I am also thankful for the unconditional support of my sons and my parents.  Again, the web has allowed me into other women's lives and made me so aware of how incredibly lucky I am to have what I have when so many others don't.  

I am thankful. Thankful for all the good in my life and thankful for this technology for reminding me to pay attention to it.

Saturday, November 19, 2011

Dirty little secrets

One of the things I admire about professional knitting bloggers is their ability to score top shelf yarn.  Can you imagine the yarn the Yarn Harlot must receive, gratis?  I love her blog, applaud that she is Canadian, and hold no ill will against her, but damn, the yarn she uses...well, thats just a dream come true isn't it?  Good yarn is expensive.  Gorgeous yarn is really expensive.  And the yarn that I crave is ridiculously, totally out of my reach, expensive.

But I love to knit and I outgrew acrylic about 20 years ago.  So I have a few economical go-tos.  KnitPicks is one.  Their yarn isn't imaginative but it's serviceable.  My lys' annual "clear the shelves" sale is always good for stocking the stash. And then there is Michaels and their Lion Brand Fisherman's Wool. There always seems to be a coupon or sale so I never pay the full $15 a skein. And, and this is a big "and", the skeins are 465 yards. Thats a lot of "100%  Pure virgin wool containing natural oils".

I really like this yarn.  The colors are basic variations on beiges and browns which is fine with me.  I don't have problems with splitting or mid-skein tied ends.  The yarn fluffs up nicely when knit, blocks well and gives me a stiff, thick fabric when I knit it on size 6 needles and a nice drape when I knit on 9s. All in all a great yarn.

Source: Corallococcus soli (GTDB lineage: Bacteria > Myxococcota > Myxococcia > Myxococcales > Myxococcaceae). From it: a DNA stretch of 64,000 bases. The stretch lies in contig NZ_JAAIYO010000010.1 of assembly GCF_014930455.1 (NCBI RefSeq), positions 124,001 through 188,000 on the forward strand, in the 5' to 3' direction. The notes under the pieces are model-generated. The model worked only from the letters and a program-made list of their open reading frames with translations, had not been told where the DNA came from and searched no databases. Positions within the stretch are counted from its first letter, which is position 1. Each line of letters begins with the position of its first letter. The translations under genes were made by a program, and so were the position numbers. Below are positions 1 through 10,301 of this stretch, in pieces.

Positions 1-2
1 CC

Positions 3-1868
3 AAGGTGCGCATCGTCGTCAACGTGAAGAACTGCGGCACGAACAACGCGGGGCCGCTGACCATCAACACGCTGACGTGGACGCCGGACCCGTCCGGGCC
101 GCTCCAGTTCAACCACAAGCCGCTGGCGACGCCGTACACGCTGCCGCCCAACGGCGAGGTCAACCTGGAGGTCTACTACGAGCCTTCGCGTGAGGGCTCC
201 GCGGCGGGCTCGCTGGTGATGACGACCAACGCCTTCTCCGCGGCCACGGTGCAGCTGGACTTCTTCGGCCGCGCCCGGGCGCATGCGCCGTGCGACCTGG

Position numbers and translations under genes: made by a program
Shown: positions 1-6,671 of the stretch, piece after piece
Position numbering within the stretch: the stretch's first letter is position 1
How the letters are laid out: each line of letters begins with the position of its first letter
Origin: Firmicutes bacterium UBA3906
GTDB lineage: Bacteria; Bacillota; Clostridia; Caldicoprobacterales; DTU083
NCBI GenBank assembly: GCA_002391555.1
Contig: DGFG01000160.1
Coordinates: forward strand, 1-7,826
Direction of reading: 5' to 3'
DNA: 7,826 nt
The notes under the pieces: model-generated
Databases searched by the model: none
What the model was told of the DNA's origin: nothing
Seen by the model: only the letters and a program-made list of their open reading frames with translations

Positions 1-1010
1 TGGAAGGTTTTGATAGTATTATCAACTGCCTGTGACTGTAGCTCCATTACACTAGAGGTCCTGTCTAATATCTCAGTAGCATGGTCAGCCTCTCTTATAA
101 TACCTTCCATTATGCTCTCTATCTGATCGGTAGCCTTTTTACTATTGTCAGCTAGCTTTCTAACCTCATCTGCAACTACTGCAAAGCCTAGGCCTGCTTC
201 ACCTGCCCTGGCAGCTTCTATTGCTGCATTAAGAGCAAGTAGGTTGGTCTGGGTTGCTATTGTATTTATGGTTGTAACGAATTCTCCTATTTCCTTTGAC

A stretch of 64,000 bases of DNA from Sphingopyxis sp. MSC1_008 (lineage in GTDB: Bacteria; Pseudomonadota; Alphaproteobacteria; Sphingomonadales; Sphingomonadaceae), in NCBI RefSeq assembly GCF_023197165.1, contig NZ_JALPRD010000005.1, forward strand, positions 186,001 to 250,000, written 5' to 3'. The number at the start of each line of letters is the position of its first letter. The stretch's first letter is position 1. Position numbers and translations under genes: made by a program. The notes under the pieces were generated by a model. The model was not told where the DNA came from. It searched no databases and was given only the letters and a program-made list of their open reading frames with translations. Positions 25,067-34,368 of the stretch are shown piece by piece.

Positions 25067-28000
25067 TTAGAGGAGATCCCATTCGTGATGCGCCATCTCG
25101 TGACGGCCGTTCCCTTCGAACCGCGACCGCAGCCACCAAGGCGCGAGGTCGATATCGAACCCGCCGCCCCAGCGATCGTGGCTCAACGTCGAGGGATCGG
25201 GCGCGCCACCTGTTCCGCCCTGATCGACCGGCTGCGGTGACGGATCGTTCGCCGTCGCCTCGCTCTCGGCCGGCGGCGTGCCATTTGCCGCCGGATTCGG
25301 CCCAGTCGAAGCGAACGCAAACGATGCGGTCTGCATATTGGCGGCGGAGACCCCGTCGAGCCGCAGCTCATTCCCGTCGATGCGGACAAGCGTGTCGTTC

Which, of course, means that by this time next year it will have been discontinued, much like my favorite neutral lipstick color, favorite aerobics shoes and favorite perfectly fitting bra. 

At least we're not in Alaska

In Alaska they have begun their months and months of 24 hour twilight.  So, you know, this isn't that.  Thank the gods.  But winter is just around the corner.  And it is so bloody long. On the positive side that is many cozy evenings to be spent knitting.  So there is that.

Sunday, November 13, 2011

And the Christmas fairs continue...

This time at Museum on the Boyne. It was a very tiny event, fewer than a dozen booths.  But sweet and charming.

I often see fruit cake for sale, but this is the first time I've seen Christmas pudding.  I have fuzzy memories of it being served at my grandparent's very traditional english Chrismas dinners when I was a child.  I remember it as being basically fruit cake, pudding style, with brandy sauce. I didn't like it as a child and wouldn't like it now.  Like brussel sprouts and scotch, you either appreciate them or you don't.